voting requirement was three-fourths of the membersSummary of this case from Alvarez Family v. Assoc. of Apartment
January 27, 1954. Rehearing Denied February 24, 1954.
Appeal from the 73rd District Court for Bexar County, Delos Finch, J.
Remy, Burns Schiller, San Antonio, for appellant.
Mueller, Mueller, Grun Legan, San Antonio, for appellees.
This suit concerns the statutory construction of certain words in Article 1011e, Vernon's Ann.Civ.Stats. Mr. and Mrs. B. S. Gerety undertook to rezone certain property they own in the City of Alamo Heights. Their application was denied by the Planning and Zoning Commission of that City and they appealed to the City Council. Alamo Heights operates under the general laws of the State of Texas and its council consists of five aldermen. To effect their desired rezoning it was incumbent upon appellees to obtain 'the favorable vote of three-fourths of all the members of the legislative body of such municipality.' Article 1011e, supra. Whether they obtained the necessary favorable vote is the question in this case.
At the time of the hearing all five aldermen were present, but one alderman disqualified himself by reason of interest, and participated in no part of the hearing. That the disqualification facts existed was stipulated between the parties. Of the four remaining aldermen, three voted favoring the rezoning application and one voted to deny it. The Mayor declared that the application to rezone failed, since it did not obtain three-fourths of all the members of the legislative body. The trial court held that the application did obtain the required vote. The question before us is whether, in the face of the disqualification, the statute requires three-fourths of five or only three-fourths of four votes.
The applicants reason that the trial court ruled correctly, because the statute means that they must obtain three-fourths of all the membership of the legislative body as it existed at the time the action was taken. They concede that the law compels a count of all members, whether present or absent, as well as any who were present but did not vote. They reason, however, that the membership of the legislative body may be reduced by death, resignation or disqualification. They rely upon disqualification in this case and urge that the four qualified members constituted 'all the members of the legislative body' insofar as their application was concerned. The City of Alamo Heights reasons that there were five aldermen and though one was disqualified, that fact did not reduce the total membership of the legislative body.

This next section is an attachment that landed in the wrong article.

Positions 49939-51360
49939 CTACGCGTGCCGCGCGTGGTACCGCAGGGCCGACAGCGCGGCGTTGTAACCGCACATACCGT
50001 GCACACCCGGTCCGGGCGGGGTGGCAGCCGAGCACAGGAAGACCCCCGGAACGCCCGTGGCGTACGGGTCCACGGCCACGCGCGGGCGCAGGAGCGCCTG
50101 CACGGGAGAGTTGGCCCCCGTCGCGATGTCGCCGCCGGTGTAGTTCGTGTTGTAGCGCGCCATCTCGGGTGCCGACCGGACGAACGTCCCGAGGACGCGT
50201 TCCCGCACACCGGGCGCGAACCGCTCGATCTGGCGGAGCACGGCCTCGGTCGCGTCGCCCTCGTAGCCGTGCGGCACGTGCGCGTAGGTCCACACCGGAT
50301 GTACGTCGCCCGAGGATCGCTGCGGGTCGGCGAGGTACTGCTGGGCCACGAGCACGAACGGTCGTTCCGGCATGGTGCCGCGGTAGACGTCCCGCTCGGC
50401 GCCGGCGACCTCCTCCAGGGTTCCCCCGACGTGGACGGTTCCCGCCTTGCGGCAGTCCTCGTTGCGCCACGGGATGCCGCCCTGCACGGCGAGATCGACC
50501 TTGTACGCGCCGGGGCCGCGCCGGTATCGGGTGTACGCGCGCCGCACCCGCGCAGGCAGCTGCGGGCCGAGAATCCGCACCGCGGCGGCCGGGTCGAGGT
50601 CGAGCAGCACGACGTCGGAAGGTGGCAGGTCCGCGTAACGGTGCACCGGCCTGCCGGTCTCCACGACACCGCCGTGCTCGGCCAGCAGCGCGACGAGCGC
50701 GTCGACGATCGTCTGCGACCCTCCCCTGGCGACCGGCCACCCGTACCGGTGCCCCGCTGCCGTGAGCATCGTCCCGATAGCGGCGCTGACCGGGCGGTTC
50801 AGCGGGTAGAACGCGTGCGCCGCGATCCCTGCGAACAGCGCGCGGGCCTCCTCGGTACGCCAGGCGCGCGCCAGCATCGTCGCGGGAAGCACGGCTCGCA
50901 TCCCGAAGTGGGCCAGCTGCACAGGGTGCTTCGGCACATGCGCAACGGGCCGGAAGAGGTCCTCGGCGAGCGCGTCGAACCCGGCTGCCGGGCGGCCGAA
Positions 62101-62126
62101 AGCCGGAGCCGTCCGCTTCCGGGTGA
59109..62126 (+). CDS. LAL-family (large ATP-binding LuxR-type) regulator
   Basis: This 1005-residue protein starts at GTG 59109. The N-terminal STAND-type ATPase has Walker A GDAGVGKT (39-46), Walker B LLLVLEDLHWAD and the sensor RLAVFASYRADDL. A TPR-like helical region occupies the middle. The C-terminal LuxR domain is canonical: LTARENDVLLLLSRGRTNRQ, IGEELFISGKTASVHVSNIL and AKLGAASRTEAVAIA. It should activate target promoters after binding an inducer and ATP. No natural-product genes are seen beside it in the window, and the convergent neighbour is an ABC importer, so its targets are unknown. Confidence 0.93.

Some statutes, in stating a necessary vote, contemplate an irreducible number of positions, a full and unreduced complement of the total body. That result is achieved in the case of a statute which refers not only to all the members, but also adds words to show it speaks of the total number of positions which always remains constant. This is illustrated by cases which have construed provisions requiring a specified fraction of a whole body 'elected.' When the word 'elected' is added, the cases have held that the total number of positions which constitutes that body is irreducible reducible for any cause. Missouri, K. T. Ry. Co. v. McGlamory, 92 Tex. 150, 41 S.W. 466; Wood v. City of Galveston, 76 Tex. 126, 132, 13 S.W. 227, 229, Board of Com'rs of Town of Salem v. Wachovia Loan Trust Co., 143 N.C. 110, 55 S.E. 442; Kidder v. Mayor of Cambridge, 304 Mass. 491, 24 N.E.2d 151; Nesbitt v. Bolz, 13 Cal.2d 677, 91 P.2d 879; State ex rel. Wilson v. Willis, 47 Mont. 548, 133 P. 962; State ex rel. Peterson v. Hoppe, 194 Minn. 186, 260 N.W. 215; Missouri Pac. Railroad Co. v. State of Kansas, 248 U.S. 276, 39 S.Ct. 93, 63 L.Ed. 239. As regards such cases, even a vacancy does not reduce the total number included in the body.